Step inside this stunning Tropical North Queensland home

Spice at Oak back view

Spice is a home with soul. Created with persistence and a whole lot of passion by its owners, Bruce and Rachael Jackson, this stunning home in Tropical North Queensland blends ethnicity with the strong foundations and innovative technology required for a house so close to the sea.

Bruce and Rachael sought out many of the furnishings and fittings in Jodhpur while in India collecting craftwork for their business, Love Generation. With their collection complete and shipped back to Australia, the couple set about choosing architectural and statement pieces for their spectacular beachfront home, including a magnificent selection of brass lights and lanterns, some weighing up to 20kg, removed from grand old ships laid to rest in the ‘killing yards’ of Bangladesh.

Spice at Oak indoor outdoor

Spice at Oak recycled timber beams

Spice at Oak indian carved door

Spice at Oak walkway

With the carved doors, brass lights and a huge marble fountain from old India, as well as re-brushed and oiled recycled timbers, roof tiles from New Zealand and 130m2 of stonework, Spice boasts a radical palate of materials.

Related article: An architect-designed contemporary beach house on Stradbroke Island

All of the soft furnishings in the home, including quilts and cushions, are also from the Love Generation homeware range.

Spice at Oak Love Generation cushions

Spice at Oak deck

Spice at Oak master bedroom

Spice at Oak day bed

Spice’s captivating, easy-living, original design is by Vandyke Designs, now known as Bálay Vandyke. Chris Vandyke is the mastermind of many of the most prestigious homes in Tropical North Queensland. A former prawning skipper who understands the winds and the tides, his expertise ensures Spice is a practical breeze catching beauty.

Builder Nathan Verri of Port Douglas gave total commitment to Spice, resulting in two 2017 FNQ Master Builder Awards. “The charm of Spice,” Nathan says, “is that the design allows its picturesque outdoors to move in, drawing the beach, minus the wind, into the pool and courtyard areas.”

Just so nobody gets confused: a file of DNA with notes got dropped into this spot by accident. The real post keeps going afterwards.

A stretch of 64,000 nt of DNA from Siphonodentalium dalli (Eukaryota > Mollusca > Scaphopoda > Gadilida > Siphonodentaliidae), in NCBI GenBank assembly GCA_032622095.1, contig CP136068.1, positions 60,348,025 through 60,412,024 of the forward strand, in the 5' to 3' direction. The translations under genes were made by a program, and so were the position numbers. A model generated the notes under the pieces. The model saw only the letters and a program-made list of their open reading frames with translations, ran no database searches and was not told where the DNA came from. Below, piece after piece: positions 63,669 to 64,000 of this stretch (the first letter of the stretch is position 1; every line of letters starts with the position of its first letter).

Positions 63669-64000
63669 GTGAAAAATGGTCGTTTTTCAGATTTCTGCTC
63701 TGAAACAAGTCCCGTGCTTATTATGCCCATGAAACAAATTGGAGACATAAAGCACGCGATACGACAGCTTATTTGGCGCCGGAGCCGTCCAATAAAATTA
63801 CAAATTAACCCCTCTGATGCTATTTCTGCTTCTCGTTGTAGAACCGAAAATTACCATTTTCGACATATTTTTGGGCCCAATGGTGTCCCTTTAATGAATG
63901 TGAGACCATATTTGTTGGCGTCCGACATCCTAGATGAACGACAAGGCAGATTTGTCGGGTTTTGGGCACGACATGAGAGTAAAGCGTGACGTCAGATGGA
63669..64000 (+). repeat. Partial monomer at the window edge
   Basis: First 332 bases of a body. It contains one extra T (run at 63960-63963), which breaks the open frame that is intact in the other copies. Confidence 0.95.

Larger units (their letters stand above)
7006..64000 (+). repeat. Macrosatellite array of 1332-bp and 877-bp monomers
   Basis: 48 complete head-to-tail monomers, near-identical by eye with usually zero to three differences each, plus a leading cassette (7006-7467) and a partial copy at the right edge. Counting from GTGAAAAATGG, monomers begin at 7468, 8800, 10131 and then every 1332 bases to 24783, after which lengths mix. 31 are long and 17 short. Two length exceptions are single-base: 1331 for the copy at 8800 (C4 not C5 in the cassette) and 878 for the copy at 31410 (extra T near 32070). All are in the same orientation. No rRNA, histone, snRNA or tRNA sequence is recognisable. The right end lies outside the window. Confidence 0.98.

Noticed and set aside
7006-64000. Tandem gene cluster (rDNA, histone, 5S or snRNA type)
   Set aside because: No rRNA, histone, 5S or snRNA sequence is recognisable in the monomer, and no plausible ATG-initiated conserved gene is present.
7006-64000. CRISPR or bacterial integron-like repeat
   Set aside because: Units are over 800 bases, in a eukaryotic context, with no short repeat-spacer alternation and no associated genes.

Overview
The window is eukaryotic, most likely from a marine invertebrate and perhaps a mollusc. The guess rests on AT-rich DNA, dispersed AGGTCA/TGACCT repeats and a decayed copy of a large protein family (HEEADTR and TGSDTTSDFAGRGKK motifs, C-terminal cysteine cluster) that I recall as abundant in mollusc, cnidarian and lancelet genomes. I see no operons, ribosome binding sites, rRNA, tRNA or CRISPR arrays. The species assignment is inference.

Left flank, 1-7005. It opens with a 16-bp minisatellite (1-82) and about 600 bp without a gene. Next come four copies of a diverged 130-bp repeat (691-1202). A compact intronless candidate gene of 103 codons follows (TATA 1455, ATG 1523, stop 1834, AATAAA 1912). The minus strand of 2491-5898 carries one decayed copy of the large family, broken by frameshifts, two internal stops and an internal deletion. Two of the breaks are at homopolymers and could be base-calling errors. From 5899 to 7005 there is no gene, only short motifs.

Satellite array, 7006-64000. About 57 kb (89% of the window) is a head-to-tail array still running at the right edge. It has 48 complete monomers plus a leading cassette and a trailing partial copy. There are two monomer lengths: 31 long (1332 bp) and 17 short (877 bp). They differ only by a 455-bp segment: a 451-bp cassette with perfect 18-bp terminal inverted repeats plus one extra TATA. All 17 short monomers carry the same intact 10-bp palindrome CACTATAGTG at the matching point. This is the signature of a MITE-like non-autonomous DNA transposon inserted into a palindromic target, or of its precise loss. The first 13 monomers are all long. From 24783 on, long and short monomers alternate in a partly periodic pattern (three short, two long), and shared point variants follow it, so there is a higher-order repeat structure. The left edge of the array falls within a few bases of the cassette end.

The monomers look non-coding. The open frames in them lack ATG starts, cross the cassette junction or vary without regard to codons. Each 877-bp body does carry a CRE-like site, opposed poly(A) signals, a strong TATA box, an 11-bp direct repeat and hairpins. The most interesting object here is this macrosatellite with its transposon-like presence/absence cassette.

The large L-shaped, two-storey home almost touches the sands of Oak Beach and boasts four bedrooms and three bathrooms, pool and an entertaining area, overhung with a traditional Papua New Guinea canoe rescued from Cape York.

The exterior areas incorporate randomly shaped bluestone, the recycled timber arbour leading from the stonework entrance and integrating the pool area and the main house.

Spice at Oak upstairs walkway

Spice at Oak master bathroom

Spice at Oak bathroom

Spice at Oak poolside

This extensive use of maple for bifold doors is a major design feature, giving Spice an open to the sand, sea and sky extravaganza. The doors operate on a centor running system with integrated flyscreen rollers. In this high category wind area, the doors are 55mm thick.

A tropical winner where breezes need to circulate for natural airflow is a Queensland maple 2m x 1.4m louvered wall window which opens with struts. It’s a unique addition to the upstairs room which doubles as a study and fourth bedroom. Bifold doors also open from the master bedroom to an intimate relaxation space which along with its lengthwise patio overlooking the beach, extends the bedroom for an indoor-outdoor feel.

The open plan kitchen and living area with concealed butler’s kitchen features a 1.5m x 3.6m concrete benchtop, with waterfall ends, formed in position. It’s raw concrete with a burnished finish, both practical and effective. Recycled timber left over from other areas is again recycled for kitchen cupboards, while the freestanding wooden kitchen table, reinforced with steel, is offset by an overhanging brass light salvaged from Bangladesh.

Related article: A relaxed suburban home inspired by Bali

Spice at Oak kitchen

Spice at Oak kitchen bench

Spice at Oak facade

Spice at Oak port douglas beachfront

The home\’s innovative technology makes it practical and environmentally friendly in its beachfront position, just south of Port Douglas where sewerage and town-water are not connected. Here beside the Great Barrier Reef, local government environmental standards are strict.

Spice’s design team incorporated an Advanced Environmental System which is cleverly positioned underground and out of sight in the courtyard. Water collected from the roof is separated into drinking and garden needs and stored in a large tank beneath the garage.

With its magical, old worldly aura, Spice is a winning combination of aesthetics and easy, tropical living. The home was built as the Jackson’s Coral Sea dream-house, but until they move north, it is an executive holiday rental. You can find it (and stay here for your own dram tropical escape) at

Photography: Louise Roche of Villa Styling 

Words: Eugenie Navarre

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